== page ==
Maxine Kumin, 1925-2014

8 02 2014

I skipped the reading.

I didn’t do the reading, so I skipped the reading.

I had no idea what I was missing until I had already missed it.

~~~

The TA in my first creative writing class assigned us Maxine Kumin’s The Retrieval System around the time that Kumin would be visiting campus. We weren’t required to go, so I didn’t bother. After I got around to reading the poems, I thought, Oh, too bad, but not much beyond that.

It was only in re-reading did I think, Oh no!

~~~

The Longing to Be Saved

When the barn catches fire
I am wearing the wrong negligee.
It hangs on my like a gunny sack.
I get the horses out, but they
wrench free, wheel, dash back
and three or four trips are required.
Much whinnying and rearing as well.
This happens when I travel.

At the next stopover, the children take off
their doctor and lawyer disguises
and turn back into little lambs.
They cower at windows from which flames
shout like the tattered red clot
of dimestore devil suits. They refuse
to jump into my waiting arms, although
I drilled them in this technique years ago.

Finally they come to their senses and leap
but each time, the hoop holds my mothers.
Her skin is as dry and papery
as a late onion. I take her
into my bed, an enormous baby
I do not especially want to keep.
Three nights of such disquiet
in and out of dreams as thin as acetate

until, last of all, it’s you
trapped in the blazing fortress.
I hold the rope as you slide from danger.
It’s tricky in high winds and drifting snow.
Your body swaying in space
grows heavier, older, stranger

and me in the same gunny sack
and the slamming sounds as the gutted building burns.
Now the family’s out, there’s no holding back.
I go in to get my turn.

~~~

I’ve written about her before, called on her when I needed someone durable and clear.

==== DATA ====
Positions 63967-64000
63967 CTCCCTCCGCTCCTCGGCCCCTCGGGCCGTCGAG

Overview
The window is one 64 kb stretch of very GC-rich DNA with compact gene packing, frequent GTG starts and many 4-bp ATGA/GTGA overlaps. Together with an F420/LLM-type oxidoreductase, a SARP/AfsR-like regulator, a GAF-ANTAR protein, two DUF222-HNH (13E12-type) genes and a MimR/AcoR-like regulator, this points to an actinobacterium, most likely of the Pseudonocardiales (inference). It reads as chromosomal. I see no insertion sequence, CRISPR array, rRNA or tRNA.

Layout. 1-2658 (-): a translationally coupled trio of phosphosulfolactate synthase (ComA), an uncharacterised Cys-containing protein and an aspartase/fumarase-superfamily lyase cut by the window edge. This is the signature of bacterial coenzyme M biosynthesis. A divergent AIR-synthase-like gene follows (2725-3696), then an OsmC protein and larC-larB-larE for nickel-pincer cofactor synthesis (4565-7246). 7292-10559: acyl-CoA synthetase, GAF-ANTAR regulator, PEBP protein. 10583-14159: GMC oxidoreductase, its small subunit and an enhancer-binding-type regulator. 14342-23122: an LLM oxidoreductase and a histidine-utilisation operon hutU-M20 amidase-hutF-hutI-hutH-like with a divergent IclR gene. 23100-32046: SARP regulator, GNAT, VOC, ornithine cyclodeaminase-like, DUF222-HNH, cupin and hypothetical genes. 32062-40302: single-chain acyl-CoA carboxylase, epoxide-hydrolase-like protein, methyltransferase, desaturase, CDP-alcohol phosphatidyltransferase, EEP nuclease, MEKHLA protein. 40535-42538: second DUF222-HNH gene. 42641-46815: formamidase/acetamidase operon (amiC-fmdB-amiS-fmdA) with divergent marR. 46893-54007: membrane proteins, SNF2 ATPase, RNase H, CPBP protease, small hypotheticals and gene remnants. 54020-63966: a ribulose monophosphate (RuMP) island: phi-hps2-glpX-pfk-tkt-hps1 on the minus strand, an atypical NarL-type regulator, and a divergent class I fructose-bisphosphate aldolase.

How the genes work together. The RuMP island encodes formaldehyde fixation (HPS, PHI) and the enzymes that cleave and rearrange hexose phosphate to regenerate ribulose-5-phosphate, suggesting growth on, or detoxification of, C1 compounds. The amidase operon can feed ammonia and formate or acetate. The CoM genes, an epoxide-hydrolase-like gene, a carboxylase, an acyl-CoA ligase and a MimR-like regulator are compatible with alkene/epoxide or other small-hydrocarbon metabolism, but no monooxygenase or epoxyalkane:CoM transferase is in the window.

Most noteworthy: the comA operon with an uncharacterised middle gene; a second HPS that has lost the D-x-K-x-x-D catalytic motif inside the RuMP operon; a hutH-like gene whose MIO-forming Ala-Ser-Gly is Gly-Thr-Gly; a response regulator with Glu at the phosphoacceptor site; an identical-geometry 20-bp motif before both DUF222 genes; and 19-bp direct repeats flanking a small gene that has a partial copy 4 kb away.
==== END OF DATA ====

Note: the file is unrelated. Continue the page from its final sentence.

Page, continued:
She was so clear about so many things. You can notice things, she said in her poems, without having to make a fuss.

You can live this life and accept these burdens and not like it and accept it anyway. You can get naked and laugh and admire the beavers even as you curse them and notice the spiders in the sink and grant them dreams. You can eat all of the wild red raspberries.

It’s all life, she wrote. It’s all just life.

~~~

I wrote a paper on her in my intermediate poetry seminar, used lines from “How It Is” (. . ./with vodka and ice, our words like living meat) to start off a grad paper on Habermas, and for the last chapter of my dissertation, drew from “After the Cleansing in Bosnia” (We saw the great brooding wings hump by./We felt the empty air rush back./We saw there was no obstacle).

Political scientists might consider poetry too elusive for explication, and it is. But it also cuts through, reveals a moment that neatly stacked paragraphs cannot. You can’t think your way past her skin is as dry and papery/as a late onion.

You can only stop, recognize. Yesss.

~~~

She was in her seventies when her horse Dexter tipped her out of her carriage, then tumbled it over her.

For the accident itself I have total amnesia. I come back to consciousness facedown, my arms and legs asprawl. My limbs are numb, I am only vaguely aware they are still attached to me. Kathy, an old carriage-driving buddy who happens to be an emergency room nurse, is kneeling beside me, keeping me absolutely immobile. It is she who saves my life.

I gasp. “I can’t breath,” and she comforts me. “Yes, you can. Just keep taking little sips of air.”

Inside the Halo

Just keep taking little sips of air. The line comes from her friend and savior, Kathy, but Kumin takes them and makes them her own.

~~~

Little sips of air. That’s how we get through. It’s all just life.





Friday poem (Sunday): Our Ground Time Here Will Be Brief

7 03 2010

I’m having problems with time.

It stretches too much here then snaps back and contracts there. It never ends and I don’t know where it’s gone.